Monday, August 11, 2008

Nuking Japan

I had committed to myself to ignore the anti-American hatefest that comes with the anniversaries of Hiroshima and Nagasaki, but found a column so full of wisdom that I have to quote from it here.

The stories of survivors are harrowing — flames everywhere, people walking by whose flesh had been ripped off their bodies by heat and the blast, the inability to find loved ones. All the ghastliness of Dante’s Hell and a Gothic horror novel rolled into one. We pity them and ache for what they went through that horrible day.

But once –just once– I would like to hear the horror stories of the men and women of Pearl Harbor as counterpoint to the suffering of the Japanese and a reminder of who started the war and how they did it. I want to hear from those who can tell equally horrific tales of death and destruction. How Japanese aircraft strafed our men with machine gun fire while they were swimming for their lives through flaming oil spills, the result of a surprise attack against a nation with whom they were at peace. Or how the hundreds of men trapped in the USS Arizona slowly suffocated over 10 days as divers frantically tried to cut through the superstructure and rescue their comrades.

Perhaps we might even ask surviving POWs to bear witness to their ordeal in Japanese prison camps — surely as brutal, inhuman, and gruesome an atrocity as has ever been inflicted on enemy soldiers.

While we’re at it, I am sure there are thousands of witnesses who would want to testify about how the Japanese army raped its way across Asia. This little discussed aspect of the war is a non-event for the most part in Japanese histories. But the millions of women who suffered unspeakable mistreatment by the Japanese army deserve a hearing whenever the tragedy of Hiroshima is remembered.

Yes, no more Hiroshimas. But to take the atomic bombing of Japan totally out of context and use it to highlight one nation or one city’s suffering is morally offensive. The war with Japan, with its racial overtones on both sides as well as the undeniable cruelty and barbarity by the Japanese military, should have been ended the second it was possible to do so. Anything less makes the moral arguments surrounding the use of the atomic bomb an exercise in sophistry.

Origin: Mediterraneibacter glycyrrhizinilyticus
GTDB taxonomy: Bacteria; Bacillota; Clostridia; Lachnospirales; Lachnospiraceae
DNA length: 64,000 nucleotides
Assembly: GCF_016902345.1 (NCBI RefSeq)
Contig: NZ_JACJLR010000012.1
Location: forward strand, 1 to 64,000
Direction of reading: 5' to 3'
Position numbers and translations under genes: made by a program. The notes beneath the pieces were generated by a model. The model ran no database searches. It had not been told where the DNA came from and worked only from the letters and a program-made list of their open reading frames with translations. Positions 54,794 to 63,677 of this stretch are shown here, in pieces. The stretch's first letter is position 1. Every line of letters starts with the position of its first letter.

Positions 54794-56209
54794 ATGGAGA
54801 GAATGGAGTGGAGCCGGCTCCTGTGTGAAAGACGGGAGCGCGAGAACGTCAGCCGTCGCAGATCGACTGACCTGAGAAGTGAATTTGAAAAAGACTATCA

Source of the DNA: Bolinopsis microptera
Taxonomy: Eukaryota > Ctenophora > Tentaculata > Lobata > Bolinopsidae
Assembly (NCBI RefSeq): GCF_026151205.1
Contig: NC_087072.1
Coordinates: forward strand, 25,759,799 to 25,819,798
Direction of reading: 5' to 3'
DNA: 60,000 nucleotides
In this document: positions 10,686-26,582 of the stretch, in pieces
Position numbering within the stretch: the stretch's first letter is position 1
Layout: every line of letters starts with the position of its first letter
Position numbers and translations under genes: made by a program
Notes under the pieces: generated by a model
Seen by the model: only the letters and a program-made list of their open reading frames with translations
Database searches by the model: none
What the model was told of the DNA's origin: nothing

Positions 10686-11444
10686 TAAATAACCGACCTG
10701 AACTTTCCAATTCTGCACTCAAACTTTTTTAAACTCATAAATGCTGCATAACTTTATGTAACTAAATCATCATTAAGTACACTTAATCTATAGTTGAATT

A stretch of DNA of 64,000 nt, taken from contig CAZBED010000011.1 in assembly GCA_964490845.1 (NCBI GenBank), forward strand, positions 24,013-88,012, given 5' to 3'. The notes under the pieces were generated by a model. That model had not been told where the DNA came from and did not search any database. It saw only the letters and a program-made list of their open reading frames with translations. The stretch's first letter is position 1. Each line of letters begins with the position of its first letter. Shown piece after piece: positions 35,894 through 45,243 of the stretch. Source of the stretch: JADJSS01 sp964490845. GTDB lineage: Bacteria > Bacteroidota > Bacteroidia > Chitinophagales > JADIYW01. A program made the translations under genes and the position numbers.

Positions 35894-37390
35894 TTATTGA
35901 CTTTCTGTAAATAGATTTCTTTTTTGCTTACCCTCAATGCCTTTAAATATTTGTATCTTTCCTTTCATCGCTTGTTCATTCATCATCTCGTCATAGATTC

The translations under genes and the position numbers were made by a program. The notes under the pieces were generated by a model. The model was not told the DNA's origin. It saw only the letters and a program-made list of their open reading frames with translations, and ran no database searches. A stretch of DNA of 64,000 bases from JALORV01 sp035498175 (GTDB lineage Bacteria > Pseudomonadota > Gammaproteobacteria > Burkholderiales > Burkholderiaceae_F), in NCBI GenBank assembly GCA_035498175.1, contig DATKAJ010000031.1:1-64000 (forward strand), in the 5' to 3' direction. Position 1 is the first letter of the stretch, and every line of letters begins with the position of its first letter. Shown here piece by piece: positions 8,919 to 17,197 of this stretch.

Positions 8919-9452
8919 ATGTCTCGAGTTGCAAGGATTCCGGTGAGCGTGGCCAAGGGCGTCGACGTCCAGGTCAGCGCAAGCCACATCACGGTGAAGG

A previous post on Hiroshima can be found here.

Update, 8/12/08: The Japanese National Archives has just released some of Tojo's diaries:

Japanese World War II leader Hideki Tojo wanted to keep fighting even after U.S. atomic bombs destroyed Hiroshima and Nagasaki, accusing surrender proponents of being "frightened," a newly released diary reveals...

The stridency of the writings is remarkable considering they were penned just days after the U.S. atomic bombs incinerated Hiroshima and Nagasaki, killing some 200,000 people and posing the threat of the complete destruction of Japan. At the time, Japan had begun arming children, women and the elderly with bamboo spears, in addition to the aircraft and other forces it had marshaled, to defend the homeland against a ground invasion...

The diary shows Tojo remained convinced of the justice and necessity of Japan's brutal march through Asia and its disastrous decision to draw the United States into the war by bombing Pearl Harbor.